#

Rock destroys love. Two years into her marriage, Nicole suspected Andrew was cheating. He stayed late at work, went out late with the guys, took weekend business trips. He was gone more than he was home, and he got angry when Nicole asked him about it. She already knew what she’d see when she followed him out to Beacon Rock, but she had to see it with her own eyes, if only from a distance. She was surprised to see him with an older woman, rather than a younger one. She filed for divorce, and he didn’t argue.

#

Scissors cut paper. A few years after the divorce, Nicole sat in the swing on her front porch and cut love poems and photographs into thin strips. It was her therapy, letting go of the memories she’d kept boxed up after Andrew moved out. There was something satisfying about the snip of the scissors. Words flew everywhere. Eternal. Heart. Devotion. True. Paper piled up on the porch, and a breeze sent a few strips swirling. It reminded her of the confetti at their wedding, and suddenly cutting paper wasn’t as satisfying. She hurled her scissors into the front yard.

#

Death steals scissors. Nicole went out into the yard the next morning to get her scissors. She didn’t want to run them over with the lawnmower later, and she wasn’t quite ready to let go of the first gift Andrew ever gave her. The poems were gone from her porch, and she couldn’t find the scissors in the yard, even after an hour crawling on her hands and knees. The common link between the poems and the scissors was Andrew. Had he taken them? Against her better judgment, she drove to his apartment. The door was open, and there were cops inside. Andrew was missing, and he’d left a note. A suicide note.

The body was never found. Neither were her scissors.

EP542: The Hungers of Refugees

AUTHOR: Michael Glyde
NARRATOR: Joe Williams
HOST: Alasdair Stuart

about the author…

M. Glyde recently moved 1813 miles from Pittsburgh, PA to El Paso, TX, where he writes, works, and attends grad school. His fiction has appeared in See the Elephant. You can find him on Twitter @michaelglyde or on his website and blog mglyde.com.

about the narrator…

When not inhabiting cyberspace or various fantastic fictional worlds Joe resides in South London. He is a geek by trade and by nature; having undertaken at the tender age of two to rewire, much to his mother’s chagrin, a power socket in the family home, he’s never looked back. He spends his days wrangling both data and users making sure that they behave themselves and play nicely. His evenings, when not diverted by his remarkable wife or mercurial cats, are spent gaming, reading comics, and intending to write something.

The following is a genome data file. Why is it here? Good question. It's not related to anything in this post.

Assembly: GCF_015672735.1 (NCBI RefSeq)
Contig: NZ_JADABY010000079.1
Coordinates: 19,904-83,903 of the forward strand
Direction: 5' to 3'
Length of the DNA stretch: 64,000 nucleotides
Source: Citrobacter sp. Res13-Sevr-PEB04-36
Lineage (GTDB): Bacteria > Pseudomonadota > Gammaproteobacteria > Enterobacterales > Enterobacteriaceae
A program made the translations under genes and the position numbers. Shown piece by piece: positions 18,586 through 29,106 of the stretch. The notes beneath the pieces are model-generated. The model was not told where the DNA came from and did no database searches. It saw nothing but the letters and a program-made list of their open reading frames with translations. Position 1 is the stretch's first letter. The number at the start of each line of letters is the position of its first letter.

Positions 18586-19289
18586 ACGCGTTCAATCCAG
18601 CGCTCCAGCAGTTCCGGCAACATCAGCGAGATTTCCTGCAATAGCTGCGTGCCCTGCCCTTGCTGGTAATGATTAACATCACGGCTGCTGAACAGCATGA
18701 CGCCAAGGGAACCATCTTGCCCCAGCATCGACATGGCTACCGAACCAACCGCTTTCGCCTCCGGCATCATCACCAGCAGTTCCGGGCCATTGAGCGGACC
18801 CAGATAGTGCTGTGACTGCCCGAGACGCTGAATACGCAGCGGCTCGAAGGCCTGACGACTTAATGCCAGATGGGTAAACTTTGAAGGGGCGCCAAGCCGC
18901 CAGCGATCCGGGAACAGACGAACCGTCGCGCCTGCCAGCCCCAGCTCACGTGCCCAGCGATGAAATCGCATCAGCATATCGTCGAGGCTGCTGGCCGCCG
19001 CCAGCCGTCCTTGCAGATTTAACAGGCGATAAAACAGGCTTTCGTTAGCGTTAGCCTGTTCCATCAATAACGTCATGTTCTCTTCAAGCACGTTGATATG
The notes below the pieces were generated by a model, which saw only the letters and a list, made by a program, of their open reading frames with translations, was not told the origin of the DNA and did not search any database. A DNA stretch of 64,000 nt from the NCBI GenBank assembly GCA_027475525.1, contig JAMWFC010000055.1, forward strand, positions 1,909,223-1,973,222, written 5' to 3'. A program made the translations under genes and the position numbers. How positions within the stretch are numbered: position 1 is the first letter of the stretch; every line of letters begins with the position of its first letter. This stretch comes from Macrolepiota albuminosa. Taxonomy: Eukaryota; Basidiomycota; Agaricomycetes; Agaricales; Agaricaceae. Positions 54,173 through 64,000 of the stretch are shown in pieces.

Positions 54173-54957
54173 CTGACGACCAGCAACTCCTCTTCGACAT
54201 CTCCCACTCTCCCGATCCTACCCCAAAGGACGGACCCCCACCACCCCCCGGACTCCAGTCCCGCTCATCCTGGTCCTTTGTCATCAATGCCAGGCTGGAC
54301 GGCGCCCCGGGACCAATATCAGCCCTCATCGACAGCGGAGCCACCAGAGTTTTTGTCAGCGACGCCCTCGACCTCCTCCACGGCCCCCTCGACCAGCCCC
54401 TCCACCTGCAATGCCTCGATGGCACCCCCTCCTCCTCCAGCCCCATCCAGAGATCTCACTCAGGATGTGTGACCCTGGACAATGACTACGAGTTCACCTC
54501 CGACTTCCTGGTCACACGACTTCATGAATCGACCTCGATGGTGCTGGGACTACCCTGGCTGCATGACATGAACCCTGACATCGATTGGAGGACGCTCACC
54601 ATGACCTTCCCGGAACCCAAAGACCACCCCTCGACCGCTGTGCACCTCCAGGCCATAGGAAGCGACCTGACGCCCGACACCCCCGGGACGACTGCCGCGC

The Hungers of Refugees
by Michael Glyde

I. Generation One

Our grandparents always said, “Take care to remember the first generation.” They came from fresh, from sunlight, whirling winds, and butterfly fields. They came from Hunger.

Generation One came from six different nations. Six nations? How long ago was this that six nations could exist, all at once? That’s what we’d ask our grandparents. They never answered satisfactorily.

Ship 13c smelled iron like death. White LED lighting glared off the walls. And it was warm, but an uncomfortable, mechanical sort of warm.

When Generation One boarded the ship, their children spent days waving and crying as Earth receded from view. To those children, loss was an old trick—that’s what their parents wrote of them in the ship’s log. They cried because they remembered their tiny fishing villages, their college towns, their cities that counted among the oldest on Earth.

The parents celebrated leaving the Camps. Finally escaping foreign soldiers quick to kill, food rations too small for mice, and the oppressive, endless heat, they laughed at their pain.

“Good riddance,” they said, “to all that.”

And that first night, a tradition began: all of Ship 13c’s residents crowded around the glass globe that overlooked the reactor core. Like campers around a fire, they told stories of their homes. How strange, how awkward, trying to tell stories everyone would understand. Which of the four languages did the most people speak? What prohibitions differed between these six cultures?

But that night they silently agreed to become one people. A people hunting for a new home.

#

The storytellers became The Historians. On the walls they created a vast digital collage of Earth’s monuments and trees and constellations. It ended, as it still does, in a vast forest scene, tree roots littered with chestnuts and crawling with bloodhounds.

Ten years after departure, The Historians threw an enormous festival.

Generation One played games using little toys the ship could print. Stories were told around the reactor core, and they gorged themselves on water and the multicolored paste they’d been given as food. This food, which they described as oddly dense and bitter, is all we have known.

As our people also do at festivals, the children danced. Fast tempo music whirled and waned, lifting the hearts of Generation One, even as their stomachs filled with bitter mash. Bright dresses twirled and blurred, and the dancers grinned as they flew about the floor, as if they could not smell the iron, as if the air did not feel dead, as if they had never left Earth behind.

But the music crackled to a stop.